I've known a few surfers in my time. They all have a rather singular quality about them. They are incredibly peaceful. They seem, at least to me anyway, at home in their surroundings and on the planet.
The first surfer I think I ever met was Dan. I met him when I was a kid and we were going to elementary school together. I've looked at the class pictures through the years and noticed that Dan's hair went from brown to blonde over the years. That is the sign of someone who likes to spend time in salt water, waiting for the next wave. I don't know exactly when he took up surfing, but I always found him to be very relaxed. I guess that is what is required for someone who likes to dance on 6' waves.
I can remember the storm of '83 in the South Bay community of Southern California. At the Manhattan Beach pier, they were reporting 12-14' waves. Dan was there. Surfing.
Later in adult life I ran into another surfer. I was working as an air balance technician, one of those mysterious jobs in the air conditioning trade. I made sure that every register in the ceiling passed the amount of air called for in the design of the air conditioning systems we installed. It was very peaceful work for me.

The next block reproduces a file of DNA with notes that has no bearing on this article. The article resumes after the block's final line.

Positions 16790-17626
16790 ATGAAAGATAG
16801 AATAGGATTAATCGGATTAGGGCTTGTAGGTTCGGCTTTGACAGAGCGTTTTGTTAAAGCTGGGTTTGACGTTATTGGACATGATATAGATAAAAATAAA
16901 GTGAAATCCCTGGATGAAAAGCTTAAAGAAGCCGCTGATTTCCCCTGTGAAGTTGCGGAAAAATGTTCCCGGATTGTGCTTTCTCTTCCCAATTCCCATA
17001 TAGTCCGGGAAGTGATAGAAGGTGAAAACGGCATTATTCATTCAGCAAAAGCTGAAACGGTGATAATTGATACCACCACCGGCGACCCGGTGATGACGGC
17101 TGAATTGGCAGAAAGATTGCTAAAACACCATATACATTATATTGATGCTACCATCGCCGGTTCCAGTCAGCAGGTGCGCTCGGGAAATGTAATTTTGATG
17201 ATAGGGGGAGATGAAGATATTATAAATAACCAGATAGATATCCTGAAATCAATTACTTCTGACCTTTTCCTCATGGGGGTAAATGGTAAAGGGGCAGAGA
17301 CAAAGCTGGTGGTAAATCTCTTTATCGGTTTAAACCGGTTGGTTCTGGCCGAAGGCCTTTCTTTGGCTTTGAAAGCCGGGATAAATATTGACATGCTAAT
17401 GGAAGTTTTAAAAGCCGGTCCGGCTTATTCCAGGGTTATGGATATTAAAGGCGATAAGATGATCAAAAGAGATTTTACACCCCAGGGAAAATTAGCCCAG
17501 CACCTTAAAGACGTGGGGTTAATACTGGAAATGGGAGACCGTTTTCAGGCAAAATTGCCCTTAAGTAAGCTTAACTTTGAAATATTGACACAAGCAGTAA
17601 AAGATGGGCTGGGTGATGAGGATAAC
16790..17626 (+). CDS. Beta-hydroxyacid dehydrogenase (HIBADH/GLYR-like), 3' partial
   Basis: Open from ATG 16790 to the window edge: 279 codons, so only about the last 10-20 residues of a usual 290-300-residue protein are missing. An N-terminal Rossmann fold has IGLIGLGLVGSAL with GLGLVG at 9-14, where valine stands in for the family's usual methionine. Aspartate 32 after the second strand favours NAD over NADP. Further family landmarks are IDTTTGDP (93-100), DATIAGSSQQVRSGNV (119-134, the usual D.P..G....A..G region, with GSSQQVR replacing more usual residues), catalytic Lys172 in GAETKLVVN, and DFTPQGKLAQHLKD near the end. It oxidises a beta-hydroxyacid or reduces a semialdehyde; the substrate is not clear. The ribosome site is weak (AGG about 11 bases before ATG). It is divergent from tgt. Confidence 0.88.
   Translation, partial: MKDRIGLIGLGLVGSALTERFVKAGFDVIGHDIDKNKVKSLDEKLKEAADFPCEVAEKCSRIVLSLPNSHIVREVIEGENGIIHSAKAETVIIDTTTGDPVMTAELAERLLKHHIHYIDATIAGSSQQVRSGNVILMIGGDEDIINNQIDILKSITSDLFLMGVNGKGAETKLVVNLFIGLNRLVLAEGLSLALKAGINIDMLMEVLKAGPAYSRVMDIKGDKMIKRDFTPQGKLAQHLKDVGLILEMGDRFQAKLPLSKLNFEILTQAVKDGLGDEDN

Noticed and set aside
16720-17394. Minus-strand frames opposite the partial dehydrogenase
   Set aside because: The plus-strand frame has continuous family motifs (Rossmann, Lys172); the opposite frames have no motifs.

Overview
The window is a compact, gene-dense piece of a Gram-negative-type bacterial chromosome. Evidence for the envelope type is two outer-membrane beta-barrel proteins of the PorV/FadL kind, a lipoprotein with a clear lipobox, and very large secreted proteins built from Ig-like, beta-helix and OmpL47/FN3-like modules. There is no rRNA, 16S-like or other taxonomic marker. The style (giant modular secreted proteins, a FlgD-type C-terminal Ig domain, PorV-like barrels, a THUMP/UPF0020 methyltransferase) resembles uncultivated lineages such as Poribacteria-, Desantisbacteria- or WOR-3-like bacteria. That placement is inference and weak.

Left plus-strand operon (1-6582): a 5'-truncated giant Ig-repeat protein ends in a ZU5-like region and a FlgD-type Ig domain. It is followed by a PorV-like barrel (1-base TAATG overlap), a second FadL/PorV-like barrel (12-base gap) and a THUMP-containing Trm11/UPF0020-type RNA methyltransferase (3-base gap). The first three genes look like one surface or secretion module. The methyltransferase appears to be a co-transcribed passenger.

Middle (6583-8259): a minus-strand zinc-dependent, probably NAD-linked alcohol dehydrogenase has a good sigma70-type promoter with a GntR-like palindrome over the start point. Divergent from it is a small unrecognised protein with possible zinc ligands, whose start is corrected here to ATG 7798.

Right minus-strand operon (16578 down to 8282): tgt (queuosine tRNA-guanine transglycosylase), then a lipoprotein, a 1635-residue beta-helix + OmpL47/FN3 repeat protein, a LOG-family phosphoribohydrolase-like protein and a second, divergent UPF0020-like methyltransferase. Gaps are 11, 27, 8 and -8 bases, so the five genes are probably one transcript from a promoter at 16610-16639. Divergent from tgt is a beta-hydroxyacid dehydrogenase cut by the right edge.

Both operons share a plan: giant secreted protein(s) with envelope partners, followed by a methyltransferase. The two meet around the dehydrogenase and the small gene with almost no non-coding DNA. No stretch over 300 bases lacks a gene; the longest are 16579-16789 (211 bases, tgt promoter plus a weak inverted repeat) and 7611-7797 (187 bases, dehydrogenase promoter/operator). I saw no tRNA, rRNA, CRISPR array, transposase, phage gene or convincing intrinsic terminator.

So I get to work early, you know, around 6:30 in the morning. This is my first visit to the building and I have to meet the building engineer at a location in Newport Beach. He's a really nice guy, friendly, amiable and, he's a surfer. So we're having a conversation as he prepares to provide me with access to the office suite I will be working in to balance the air conditioning system. I can't remember the rest of the conversation, but what I do remember him saying is something like this, "Sniff, sniff! Hmm. Smells like it's offshore today."
I asked him about that and he said that he could tell how the wind was blowing by the smell of the air, I was blown away. Now that is awareness. This apparently is true of many surfers. They are so in tune with the environment, that they know the signs of good waves with good shape without even sight of the beach. I guess if they want that wave, they get to know the world around them.
I watched surfers do their thing on big and small waves, in person and in the media. While they are impressive on the waves, they are relaxed and at ease during the interviews. They don't seem all that excited in the conversations that unfold during the interviews. I often have the impression that they are somewhat detached, too. Just a little bit aloof, yet always keen to catch the next wave.